Tuna, Mackerel

 (Euthynnus affinis)

Commonly referred to as Mack tuna or Kawa, Kawa!

The Mackerel tuna is a species of smaller tuna that has gained the reputation of being a feisty little rough sea battler with poor table qualities. They are commonly encountered by anglers trolling skirted lures and make for great sport when hooked on ultra light line classes. Mack tuna are full of blood and it is said that if they grew to larger sizes would be practically unstoppable due to their incredible stamina. They are also referred to as Kawa, Kawa tuna which is a naming that has descended from Hawaiian customs. Tuna are the only species of fish in our entire oceans that are designed to produce perpetual motion from birth until death. As long as their hearts are beating so are their tails! All tuna species need to swim at least 3 times their body length per second to survive.


Mack tuna can be encountered in W.A. waters from the Shark Bay region northwards around the top end and down through Queensland and into N.S.W. They prefer water depths of around 20 – 120 meters.


Mack tuna can grow to around  15kg in weight and measure around one meter in length although most mack tuna encountered throughout the northern half of Australia average around   6kgs.


Mack tuna prefer warmer, northern waters and are most commonly encountered feeding along the edge of current lines, bait schools and deep reef ledges. Smaller fish can also be found in shallow bays with large numbers of bait fish present.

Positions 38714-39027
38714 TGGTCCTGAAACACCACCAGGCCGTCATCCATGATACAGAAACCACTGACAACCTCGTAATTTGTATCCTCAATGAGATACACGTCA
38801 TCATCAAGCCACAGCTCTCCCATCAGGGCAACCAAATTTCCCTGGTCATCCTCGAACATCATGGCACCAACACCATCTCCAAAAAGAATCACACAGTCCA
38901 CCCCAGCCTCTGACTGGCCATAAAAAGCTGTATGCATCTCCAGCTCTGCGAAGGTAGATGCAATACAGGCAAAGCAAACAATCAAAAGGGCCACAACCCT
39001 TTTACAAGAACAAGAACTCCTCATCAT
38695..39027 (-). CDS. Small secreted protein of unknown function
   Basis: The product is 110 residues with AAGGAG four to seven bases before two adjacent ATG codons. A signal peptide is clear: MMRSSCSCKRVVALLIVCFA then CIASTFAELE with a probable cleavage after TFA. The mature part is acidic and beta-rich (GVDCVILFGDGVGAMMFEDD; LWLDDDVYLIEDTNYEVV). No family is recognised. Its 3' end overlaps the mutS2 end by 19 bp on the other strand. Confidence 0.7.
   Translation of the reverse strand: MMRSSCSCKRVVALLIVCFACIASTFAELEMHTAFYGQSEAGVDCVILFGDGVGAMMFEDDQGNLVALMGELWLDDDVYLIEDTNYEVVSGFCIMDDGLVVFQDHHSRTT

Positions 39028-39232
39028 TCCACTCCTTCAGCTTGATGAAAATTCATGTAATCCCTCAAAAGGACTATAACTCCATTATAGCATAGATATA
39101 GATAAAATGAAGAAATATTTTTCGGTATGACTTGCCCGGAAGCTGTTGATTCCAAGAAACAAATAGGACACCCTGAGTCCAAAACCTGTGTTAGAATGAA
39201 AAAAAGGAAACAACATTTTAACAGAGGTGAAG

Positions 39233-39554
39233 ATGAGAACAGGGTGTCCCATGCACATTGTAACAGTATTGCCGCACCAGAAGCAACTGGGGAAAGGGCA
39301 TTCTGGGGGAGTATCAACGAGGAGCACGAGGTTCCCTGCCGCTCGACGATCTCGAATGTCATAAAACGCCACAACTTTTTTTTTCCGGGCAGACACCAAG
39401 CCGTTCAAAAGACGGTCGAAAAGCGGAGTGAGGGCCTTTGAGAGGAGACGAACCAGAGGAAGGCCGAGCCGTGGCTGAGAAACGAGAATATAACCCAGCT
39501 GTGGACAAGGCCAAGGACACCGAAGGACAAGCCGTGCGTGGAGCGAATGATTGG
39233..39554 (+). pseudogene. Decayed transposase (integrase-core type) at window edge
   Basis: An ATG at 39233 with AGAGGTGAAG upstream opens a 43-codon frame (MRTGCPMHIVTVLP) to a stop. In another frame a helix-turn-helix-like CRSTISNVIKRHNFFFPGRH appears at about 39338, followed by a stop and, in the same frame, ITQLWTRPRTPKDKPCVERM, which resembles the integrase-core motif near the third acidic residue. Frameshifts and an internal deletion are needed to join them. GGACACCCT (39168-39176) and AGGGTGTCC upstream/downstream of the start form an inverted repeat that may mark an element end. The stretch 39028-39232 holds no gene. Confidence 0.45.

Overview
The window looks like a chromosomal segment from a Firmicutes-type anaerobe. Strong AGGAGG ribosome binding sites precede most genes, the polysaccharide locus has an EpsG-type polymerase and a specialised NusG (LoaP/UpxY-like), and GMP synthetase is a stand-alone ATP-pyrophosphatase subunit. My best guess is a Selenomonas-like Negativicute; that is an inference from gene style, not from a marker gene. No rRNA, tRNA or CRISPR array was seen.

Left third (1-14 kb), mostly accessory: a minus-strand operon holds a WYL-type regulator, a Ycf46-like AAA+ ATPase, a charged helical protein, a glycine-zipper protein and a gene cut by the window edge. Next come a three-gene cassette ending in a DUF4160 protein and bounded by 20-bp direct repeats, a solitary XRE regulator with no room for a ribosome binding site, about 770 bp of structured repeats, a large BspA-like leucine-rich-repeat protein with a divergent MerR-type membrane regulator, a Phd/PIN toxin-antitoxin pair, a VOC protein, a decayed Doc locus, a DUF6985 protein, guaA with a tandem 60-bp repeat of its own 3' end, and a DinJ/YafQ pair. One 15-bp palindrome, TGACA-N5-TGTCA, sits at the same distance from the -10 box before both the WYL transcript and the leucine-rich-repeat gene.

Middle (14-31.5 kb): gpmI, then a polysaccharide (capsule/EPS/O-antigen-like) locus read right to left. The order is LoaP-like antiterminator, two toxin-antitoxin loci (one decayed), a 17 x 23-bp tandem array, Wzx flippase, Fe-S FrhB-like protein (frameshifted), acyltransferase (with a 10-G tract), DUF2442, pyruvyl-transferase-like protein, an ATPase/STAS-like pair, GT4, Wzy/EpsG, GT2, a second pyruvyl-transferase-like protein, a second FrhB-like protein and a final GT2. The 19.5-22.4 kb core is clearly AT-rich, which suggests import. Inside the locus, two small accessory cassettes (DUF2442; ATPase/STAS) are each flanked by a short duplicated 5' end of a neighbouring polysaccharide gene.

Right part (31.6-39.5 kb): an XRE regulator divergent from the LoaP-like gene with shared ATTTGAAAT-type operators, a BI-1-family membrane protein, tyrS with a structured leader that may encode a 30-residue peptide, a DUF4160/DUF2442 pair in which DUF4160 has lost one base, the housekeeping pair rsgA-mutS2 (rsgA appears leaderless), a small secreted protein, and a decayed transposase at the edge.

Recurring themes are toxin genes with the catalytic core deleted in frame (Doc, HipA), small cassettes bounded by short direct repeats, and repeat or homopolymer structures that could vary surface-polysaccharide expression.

Mack tuna can be easily recognised by the distinctive mackerel pattern located on the shoulder of the fish. They also have three to five small, black spots present below the pectoral fin.

Taste rating

  • Thirty Taste Rating

Mack tuna are better recognised for their exceptional sporting abilities rather than their eating qualities.

Sport rating

  • Eighty Sport Rating

Mack tuna are a fantastic small game fish species that will test most anglers on light tackle and fly!

Tackle requirements

Ultra light lever drag trolling outfits or spinning combos are best suited for targeting small tuna in most situations. Rods and reels capable of holding large capacities of  2 – 6kg line are most commonly used and are attached to wind on leaders of around 60 – 100lb in breaking strain. When trolling skirted lures for smallish tuna try running small chromed, jet head styled lures at boat speeds of around 9 – 12 knots.  Larger fish respond better to trolling or deep water live baiting or cubing techniques and require heavier stand up tackle in the 10 – 15kg range.

Recommended baits, lures and rigs

Live and fresh dead baits such as gar fish, small mullet, flying fish, pilchards and mackerel are all ideal baits for targeting most tuna species, with small to medium jet head or resin head, skirted lures also proving to be quite effective on most pelagic species including tuna. Mackerel tuna are a fantastic species to cast lures such as metal slices and surface lures into with the visual aspect of this technique proving to be very hard to beat!

Handy hints and tips

Try to ensure all baits, lures and tackle used are of premium quality, there are no second chances when it comes to tangling with smart, fussy tuna! Quite often the faster and more determined mack tuna will beat other northern tuna species to lure offerings. Casting at long tails and hooking Mack tuna is not uncommon at all!

Preferred fishing times and tides

Most pelagic game fish species including tuna prefer low or high tide changes and new moon phases.


[What The Fish]